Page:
EOR vs. Infill Well Drilling: Field application of new decision making technique
- Gamal Abdalla Alusta (Heriot-Watt University) | Eric James Mackay (Heriot-Watt University) | Ian Ralph Collins (BP Exploration) | Julian Fennema (Heriot-Watt University) | Khari Armih (Heriot-Watt University)
- Document ID
- Society of Petroleum Engineers
- SPE Kuwait International Petroleum Conference and Exhibition, 10-12 December, Kuwait City, Kuwait
- Publication Date
- Document Type
- Conference Paper
- 2012. Society of Petroleum Engineers
- 5.2 Reservoir Fluid Dynamics, 5.5 Reservoir Simulation, 5.2.1 Phase Behavior and PVT Measurements, 5.4.7 Chemical Flooding Methods (e.g., Polymer, Solvent, Nitrogen, Immiscible CO2, Surfactant, Vapex), 1.6 Drilling Operations, 5.1.7 Seismic Processing and Interpretation, 5.1.1 Exploration, Development, Structural Geology, 5.1.9 Four-Dimensional and Four-Component Seismic, 5.4.1 Waterflooding, 2.4.3 Sand/Solids Control, 7.2.2 Risk Management Systems, 3 Production and Well Operations, 6.5.2 Water use, produced water discharge and disposal, 7.2.3 Decision-making Processes, 5.1.8 Seismic Modelling, 5.7.2 Recovery Factors
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This study has focused on the development of a method to test the economic viability of Enhanced Oil Recovery (EOR) versus infill well drilling where the challenge is to compare polymer flooding scenarios with infill well drilling scenarios, not just based on incremental recovery, but on Net Present Value as well.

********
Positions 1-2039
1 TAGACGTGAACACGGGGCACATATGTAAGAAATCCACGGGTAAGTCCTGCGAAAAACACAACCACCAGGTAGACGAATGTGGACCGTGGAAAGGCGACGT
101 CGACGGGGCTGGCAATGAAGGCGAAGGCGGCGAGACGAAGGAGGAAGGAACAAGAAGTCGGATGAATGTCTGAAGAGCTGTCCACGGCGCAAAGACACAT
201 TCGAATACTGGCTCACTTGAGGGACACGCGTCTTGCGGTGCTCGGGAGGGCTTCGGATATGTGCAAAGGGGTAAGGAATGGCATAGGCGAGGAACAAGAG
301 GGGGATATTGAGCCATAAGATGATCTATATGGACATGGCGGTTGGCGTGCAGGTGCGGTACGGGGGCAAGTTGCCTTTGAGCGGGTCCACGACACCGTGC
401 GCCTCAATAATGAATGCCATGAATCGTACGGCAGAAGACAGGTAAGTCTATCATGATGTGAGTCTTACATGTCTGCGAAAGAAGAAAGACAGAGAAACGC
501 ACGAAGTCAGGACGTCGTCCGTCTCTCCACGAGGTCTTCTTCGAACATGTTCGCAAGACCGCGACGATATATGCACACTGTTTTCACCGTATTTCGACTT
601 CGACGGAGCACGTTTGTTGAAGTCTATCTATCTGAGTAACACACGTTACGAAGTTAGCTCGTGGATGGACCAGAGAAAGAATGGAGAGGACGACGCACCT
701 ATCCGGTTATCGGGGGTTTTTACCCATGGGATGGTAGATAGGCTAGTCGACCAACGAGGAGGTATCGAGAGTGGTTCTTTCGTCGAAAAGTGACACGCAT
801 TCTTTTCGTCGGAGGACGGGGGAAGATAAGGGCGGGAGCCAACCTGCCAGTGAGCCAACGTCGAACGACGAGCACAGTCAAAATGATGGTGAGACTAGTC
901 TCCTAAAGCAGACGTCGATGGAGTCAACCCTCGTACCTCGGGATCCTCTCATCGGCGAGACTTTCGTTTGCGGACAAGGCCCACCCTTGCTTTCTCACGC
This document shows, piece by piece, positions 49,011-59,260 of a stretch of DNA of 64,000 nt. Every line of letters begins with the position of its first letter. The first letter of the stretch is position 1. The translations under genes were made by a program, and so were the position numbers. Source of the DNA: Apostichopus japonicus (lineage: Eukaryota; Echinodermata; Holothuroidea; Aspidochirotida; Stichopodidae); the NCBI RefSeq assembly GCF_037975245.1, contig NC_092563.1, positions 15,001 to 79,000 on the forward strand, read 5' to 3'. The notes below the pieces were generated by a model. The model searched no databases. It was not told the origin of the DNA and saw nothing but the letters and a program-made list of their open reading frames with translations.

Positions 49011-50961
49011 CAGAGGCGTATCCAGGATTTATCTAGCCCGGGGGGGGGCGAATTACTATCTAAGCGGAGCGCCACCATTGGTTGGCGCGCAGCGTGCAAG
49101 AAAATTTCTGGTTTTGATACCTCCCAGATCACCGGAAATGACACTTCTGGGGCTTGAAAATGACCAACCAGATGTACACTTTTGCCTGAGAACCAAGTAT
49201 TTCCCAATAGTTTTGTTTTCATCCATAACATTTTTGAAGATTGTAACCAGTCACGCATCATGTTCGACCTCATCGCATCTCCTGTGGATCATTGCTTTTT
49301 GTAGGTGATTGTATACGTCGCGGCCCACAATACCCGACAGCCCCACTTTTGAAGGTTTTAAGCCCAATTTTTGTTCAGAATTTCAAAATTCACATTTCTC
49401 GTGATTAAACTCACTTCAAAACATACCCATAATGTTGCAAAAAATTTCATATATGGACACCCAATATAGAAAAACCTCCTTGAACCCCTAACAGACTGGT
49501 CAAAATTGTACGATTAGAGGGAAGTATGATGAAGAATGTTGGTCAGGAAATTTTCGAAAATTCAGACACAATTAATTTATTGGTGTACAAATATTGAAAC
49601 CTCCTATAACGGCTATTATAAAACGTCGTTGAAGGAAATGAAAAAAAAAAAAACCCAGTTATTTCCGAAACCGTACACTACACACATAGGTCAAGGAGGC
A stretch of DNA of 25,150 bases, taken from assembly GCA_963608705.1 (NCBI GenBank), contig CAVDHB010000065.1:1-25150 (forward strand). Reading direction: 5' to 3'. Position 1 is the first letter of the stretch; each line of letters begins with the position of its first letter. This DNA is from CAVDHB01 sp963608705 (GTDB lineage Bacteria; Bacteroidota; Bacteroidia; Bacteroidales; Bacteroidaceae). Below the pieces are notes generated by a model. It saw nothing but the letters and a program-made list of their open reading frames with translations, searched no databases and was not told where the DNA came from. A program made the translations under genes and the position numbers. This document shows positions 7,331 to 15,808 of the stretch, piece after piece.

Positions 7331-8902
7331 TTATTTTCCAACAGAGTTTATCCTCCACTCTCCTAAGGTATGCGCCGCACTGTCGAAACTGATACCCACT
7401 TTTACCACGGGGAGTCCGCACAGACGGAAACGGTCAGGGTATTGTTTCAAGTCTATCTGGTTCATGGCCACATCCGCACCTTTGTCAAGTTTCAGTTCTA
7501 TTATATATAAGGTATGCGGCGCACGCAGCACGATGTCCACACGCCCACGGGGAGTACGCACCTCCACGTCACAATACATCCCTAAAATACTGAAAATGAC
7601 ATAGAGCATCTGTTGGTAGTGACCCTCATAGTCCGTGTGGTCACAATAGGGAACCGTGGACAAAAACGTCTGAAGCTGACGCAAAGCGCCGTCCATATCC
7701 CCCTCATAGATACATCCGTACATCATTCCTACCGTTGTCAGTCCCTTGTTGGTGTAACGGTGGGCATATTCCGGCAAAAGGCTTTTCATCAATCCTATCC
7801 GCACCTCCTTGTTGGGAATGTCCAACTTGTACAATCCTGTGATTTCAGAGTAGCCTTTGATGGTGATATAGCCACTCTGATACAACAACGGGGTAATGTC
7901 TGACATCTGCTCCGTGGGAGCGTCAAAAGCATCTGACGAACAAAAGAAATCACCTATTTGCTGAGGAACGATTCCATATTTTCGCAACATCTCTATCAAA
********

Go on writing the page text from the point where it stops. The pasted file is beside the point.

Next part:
In a previous publication (Alusta et al., 2011, SPE143300) the method was developed to address polymer flooding, but it can be modified to suit any other EOR methods. The method has been applied to a synthetic scenario with constant economic parameters, which has demonstrated the impact that oil price can have on the decision making process.
The method was then applied and tested (Alusta et al., 2012, SPE150454) with varied operational and economic parameters to investigate the impact in delaying the start of polymer flooding to identify whether it is better to start polymer flooding earlier or later in the life of the project. Consideration was also given to the optimum polymer concentration, and the impact that factors such as oil price and polymer cost have on this decision. Due to the large number of combined reservoir engineering and economic scenarios, Monte Carlo Simulation and advanced analysis of large data sets and the resulting probability distributions had to be developed.
In this paper the methodology is applied to an offshore field where the choice has already been made to drill infill wells, but where we test the robustness of the method against a conventional decision making process for which there is historical data. We do this by performing calculations that compare the infill well scenario chosen with a range of polymer flooding scenarios that could have been selected instead, to identify whether or not the choice to drill infill wells was indeed the optimum choice from an economic perspective.
We conclude from all the reservoir simulations and subsequent economic calculations that the decision to drill infill wells was indeed the optimum choice from an economic perspective.
|File Size||1 MB||Number of Pages||20|